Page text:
Ghafurallahi lana wa lakum

Offline mallamt

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« Reply #3 on: October 16, 2006, 08:31:39 PM »
Abdallah

Thank you very much for the information, it is very heart warming to hear of the efforts many like you and the various artist you have mentioned, put in to ensure the sustainability of hausa as a musical language in modern times - it is an extremely difficult task.

I have not heard of any of the artist you have mentioned and living outside nigeria for so long does not help matters, recently being in some parts of the continent and watching a bit of bigbrother nigeria I was amazed and pleasantly surprised by the creativity of young nigerian musicians.  It was sad though that not much of the music came from the north or had hausa used, it is important that while we may romanticise the times gone by we must remember there is also a present and try to use modern musical styles in preserving our language and culture.

Kindly let us know where we can get these CD's if they are available outside nigeria

Offline Abdalla

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« Reply #4 on: October 17, 2006, 03:27:40 PM »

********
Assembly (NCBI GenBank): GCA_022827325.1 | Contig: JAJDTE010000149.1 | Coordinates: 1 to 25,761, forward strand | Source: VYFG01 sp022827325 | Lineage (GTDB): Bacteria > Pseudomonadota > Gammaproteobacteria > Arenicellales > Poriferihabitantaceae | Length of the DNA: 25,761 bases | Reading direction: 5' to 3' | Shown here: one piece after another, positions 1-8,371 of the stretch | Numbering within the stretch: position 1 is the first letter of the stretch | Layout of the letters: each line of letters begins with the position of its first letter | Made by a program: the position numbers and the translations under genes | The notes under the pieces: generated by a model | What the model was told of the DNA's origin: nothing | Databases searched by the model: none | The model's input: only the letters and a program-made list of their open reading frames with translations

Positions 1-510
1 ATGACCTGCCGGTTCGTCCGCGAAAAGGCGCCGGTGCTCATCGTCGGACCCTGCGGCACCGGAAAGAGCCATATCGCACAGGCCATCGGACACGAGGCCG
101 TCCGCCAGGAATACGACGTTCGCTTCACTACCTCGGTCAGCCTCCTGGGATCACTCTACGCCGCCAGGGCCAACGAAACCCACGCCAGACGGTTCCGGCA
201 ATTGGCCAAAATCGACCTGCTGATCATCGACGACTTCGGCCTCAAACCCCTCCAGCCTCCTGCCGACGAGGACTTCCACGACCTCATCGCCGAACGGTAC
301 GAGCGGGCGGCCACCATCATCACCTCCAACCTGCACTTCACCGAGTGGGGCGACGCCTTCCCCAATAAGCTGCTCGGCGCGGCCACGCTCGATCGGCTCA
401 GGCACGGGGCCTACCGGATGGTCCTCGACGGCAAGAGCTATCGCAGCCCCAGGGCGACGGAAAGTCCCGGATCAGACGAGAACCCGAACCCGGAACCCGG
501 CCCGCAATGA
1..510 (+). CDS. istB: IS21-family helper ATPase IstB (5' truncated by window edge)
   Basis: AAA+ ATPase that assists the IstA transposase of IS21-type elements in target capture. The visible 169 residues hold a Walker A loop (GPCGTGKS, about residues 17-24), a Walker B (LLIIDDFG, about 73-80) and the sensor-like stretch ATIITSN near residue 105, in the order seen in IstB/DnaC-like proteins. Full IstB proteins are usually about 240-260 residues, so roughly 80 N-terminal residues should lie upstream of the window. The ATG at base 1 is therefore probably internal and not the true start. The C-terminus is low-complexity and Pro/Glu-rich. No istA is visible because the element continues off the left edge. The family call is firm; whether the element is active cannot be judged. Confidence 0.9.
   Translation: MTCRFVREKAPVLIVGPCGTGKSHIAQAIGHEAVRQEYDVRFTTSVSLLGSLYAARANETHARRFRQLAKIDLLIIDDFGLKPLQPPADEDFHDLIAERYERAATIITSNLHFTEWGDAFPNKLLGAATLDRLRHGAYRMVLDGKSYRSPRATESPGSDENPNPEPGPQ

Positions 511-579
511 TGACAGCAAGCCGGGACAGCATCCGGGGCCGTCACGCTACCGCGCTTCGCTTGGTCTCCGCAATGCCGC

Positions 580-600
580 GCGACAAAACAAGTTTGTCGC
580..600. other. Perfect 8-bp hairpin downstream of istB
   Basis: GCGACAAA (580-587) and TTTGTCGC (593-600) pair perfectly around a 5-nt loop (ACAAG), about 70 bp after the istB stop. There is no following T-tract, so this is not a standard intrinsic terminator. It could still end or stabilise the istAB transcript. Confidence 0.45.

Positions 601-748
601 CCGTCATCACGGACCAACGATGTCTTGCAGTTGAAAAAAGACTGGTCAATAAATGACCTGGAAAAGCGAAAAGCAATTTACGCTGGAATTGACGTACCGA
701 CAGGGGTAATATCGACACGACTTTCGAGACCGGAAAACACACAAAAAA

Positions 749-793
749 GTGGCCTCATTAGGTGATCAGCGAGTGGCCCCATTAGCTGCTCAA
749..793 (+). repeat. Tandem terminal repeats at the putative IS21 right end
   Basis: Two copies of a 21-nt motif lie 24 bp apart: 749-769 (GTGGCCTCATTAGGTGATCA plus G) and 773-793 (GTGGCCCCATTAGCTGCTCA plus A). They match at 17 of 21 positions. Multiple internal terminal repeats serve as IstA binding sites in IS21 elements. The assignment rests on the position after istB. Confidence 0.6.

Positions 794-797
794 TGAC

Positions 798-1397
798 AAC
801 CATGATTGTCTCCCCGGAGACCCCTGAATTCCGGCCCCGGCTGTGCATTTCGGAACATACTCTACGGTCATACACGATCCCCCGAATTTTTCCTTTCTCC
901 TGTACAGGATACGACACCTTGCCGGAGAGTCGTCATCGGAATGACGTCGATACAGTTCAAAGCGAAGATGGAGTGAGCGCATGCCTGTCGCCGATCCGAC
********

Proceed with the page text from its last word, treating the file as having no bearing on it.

Thank you all for your comments! Husna I agree with you that many would find the traditional instruments used in Hausa music boring, especially in these modern times of synthesizers that can mimic any sound, and computer music software. Do remember, though, that all traditional instruments are reflection of a the cultural heritage of a people and many communities strive to maintain them. I am sure you are aware that there many genres of music in Europe, for instance, ranging from Classical to World. The arrival of new musical form does not indicate the death or decline of others. The best form of fusion of new and old music in my view is in Malian music. Check out Ali Farka Toure (most especially his last album, SAVANE, released after his death in April 2006) and listen to the fusion of kora and blues guitar. Similarly, Adama Yolomba's MOUSOU is an incredible combination of the sound of Malian xylophone (don't know what they call it) and modern instruments.